Embedded C declarations

The declarations described in this section are supported by the embedded C compiler for modifying your C data and functions. These declarations allow you to specify a compilation model, : code and data segments, structure packing and naming conventions. These declarations must be placed at the beginning of your Prolog file before Prolog code or C code and data declarations. The following sections describe each of the compiler directives.

C code and data declarations

The embedded C compiler supports virtually all ANSI standard C declarations and preprocessor directives and can be used in any compiled Prolog module. A file may contain code and data declarations placed within :- c and :- prolog specifiers. The format for a file containing C declarations is displayed below.

Prolog declarations :- c. C code and data declarations :- prolog. Prolog code

The following is a brief listing of the C data types, declarations, and preprocessor directives supported by the embedded C compiler. Due to the complexity of the various declaration and directive formats, a description of the formats is reserved for C reference manuals. Thus, you should refer to a C reference manual for format specifications and any other detailed information.

Note: all C declarations must end with a semicolon (;).

C numeric type declarations

The following table lists the C simple numeric data types supported by Arity/Prolog32, as well as the storage and range of values associated with each.

TypeStorageRange of values
char1 byte-128 to 127
int2 bytes-32,768 to 32,767
short2 bytes-32,768 to 32,767
long4 bytes-2,147,483,648 to 2,147,483,648
unsigned char1 byte0 to 256
unsigned2 bytes0 to 65,535
unsigned short2 bytes0 to 65,535
unsigned long4 bytes0 to 4,294,967,295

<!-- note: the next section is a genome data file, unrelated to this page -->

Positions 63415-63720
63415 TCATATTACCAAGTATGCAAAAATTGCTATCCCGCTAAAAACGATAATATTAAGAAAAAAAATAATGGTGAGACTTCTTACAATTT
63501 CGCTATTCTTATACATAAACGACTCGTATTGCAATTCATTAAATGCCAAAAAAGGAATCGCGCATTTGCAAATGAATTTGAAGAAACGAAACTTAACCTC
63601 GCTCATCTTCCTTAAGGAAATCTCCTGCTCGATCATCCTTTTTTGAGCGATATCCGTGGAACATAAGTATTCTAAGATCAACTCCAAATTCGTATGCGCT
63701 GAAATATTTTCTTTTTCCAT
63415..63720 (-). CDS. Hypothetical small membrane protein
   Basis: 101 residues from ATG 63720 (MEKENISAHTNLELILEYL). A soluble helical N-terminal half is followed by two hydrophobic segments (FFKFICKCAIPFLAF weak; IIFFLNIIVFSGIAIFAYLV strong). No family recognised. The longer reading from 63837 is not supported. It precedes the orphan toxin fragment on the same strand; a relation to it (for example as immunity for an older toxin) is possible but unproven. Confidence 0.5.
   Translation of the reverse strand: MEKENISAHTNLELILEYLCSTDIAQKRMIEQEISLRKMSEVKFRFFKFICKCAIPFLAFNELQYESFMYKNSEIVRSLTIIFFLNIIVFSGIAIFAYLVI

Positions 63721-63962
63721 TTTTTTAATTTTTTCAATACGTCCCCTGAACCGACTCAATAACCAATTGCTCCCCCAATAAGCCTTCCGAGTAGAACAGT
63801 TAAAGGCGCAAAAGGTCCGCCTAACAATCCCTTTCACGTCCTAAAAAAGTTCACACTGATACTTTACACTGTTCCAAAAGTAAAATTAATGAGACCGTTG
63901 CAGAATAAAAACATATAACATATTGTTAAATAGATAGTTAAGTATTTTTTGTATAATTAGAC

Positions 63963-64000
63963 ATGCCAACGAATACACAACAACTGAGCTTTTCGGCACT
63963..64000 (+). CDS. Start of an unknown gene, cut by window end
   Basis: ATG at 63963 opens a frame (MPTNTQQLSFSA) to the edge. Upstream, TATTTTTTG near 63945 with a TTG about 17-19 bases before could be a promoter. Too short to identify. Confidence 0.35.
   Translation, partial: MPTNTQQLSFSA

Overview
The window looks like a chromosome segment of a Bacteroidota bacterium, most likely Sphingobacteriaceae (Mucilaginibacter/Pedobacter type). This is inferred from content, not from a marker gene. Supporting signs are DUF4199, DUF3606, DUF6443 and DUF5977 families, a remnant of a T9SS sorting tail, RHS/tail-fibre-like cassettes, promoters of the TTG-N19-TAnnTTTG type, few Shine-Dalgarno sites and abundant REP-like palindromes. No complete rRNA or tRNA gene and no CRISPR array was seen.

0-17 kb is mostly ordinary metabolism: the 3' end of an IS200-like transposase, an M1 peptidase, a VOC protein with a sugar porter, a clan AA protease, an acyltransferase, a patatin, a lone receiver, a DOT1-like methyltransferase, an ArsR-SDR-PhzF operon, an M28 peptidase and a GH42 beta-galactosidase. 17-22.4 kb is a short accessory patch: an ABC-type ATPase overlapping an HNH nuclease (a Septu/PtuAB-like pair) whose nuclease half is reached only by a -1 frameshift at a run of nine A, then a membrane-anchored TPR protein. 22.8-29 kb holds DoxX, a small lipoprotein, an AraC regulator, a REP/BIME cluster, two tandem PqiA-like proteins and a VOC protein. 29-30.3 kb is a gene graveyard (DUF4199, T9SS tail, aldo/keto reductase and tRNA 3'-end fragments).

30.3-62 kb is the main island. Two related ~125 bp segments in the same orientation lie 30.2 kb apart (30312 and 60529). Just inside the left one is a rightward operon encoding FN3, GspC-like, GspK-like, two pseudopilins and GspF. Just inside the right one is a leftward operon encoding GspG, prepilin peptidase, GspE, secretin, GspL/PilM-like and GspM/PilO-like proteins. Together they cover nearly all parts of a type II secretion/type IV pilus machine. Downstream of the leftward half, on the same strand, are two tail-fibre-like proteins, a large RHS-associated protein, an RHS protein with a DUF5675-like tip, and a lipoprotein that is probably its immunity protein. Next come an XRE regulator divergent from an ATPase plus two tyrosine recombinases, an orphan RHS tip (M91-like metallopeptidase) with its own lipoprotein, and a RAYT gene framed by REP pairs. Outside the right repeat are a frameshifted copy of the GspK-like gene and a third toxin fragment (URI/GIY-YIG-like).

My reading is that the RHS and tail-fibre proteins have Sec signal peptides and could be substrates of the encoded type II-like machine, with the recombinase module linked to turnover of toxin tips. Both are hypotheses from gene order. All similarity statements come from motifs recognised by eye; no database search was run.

float4 bytes3.4E-38 to 3.4E+38
double8 bytes1.7E-308 to 1.7E+308

A simple numeric declaration specifies the variable's name and type. You can declare more than one variable in a single type declaration. For example, the following declares the variables x and y as longs and the variable total as a double:

long x,y; double total;

Note: the long double data type is not supported by Arity/Prolog32.

Enumeration declarations

An enumeration declaration is used to declare an enumeration variable. For example:

enum month {january, february, march, april, may, june} halfyear;

This enumeration declaration has the name month. The variable halfyear is an enumeration variable.

Struct declarations

A struct declaration is used to declare structure variables. For example:

struct student { char name[20]; int id, level; float pntavg; } record;

The structure variable record is assigned the structure definition student. The student structure consists of a character array, two integers, and a floating-point number.

Union declarations

A union declaration is used to declare a union variable and the members of the union. For example:

union sign { int sint; unsigned usint; } number;

This union declaration declares the union variable number which has the members sint (a signed integer) and usint (an unsigned integer). The union is named sign.

Array declarations

An array can have a single dimension, or multiple dimensions. An array declaration defines the name of the array and the type of the elements of the array. For example, the following define a single dimension array consisting of 15 elements of type double and a three dimensional array of integers named score:

double results[15];i nt score[3][20][30];

Arrays are allocated in "row-major" order. For example, the array int foo[3][2] is allocated as: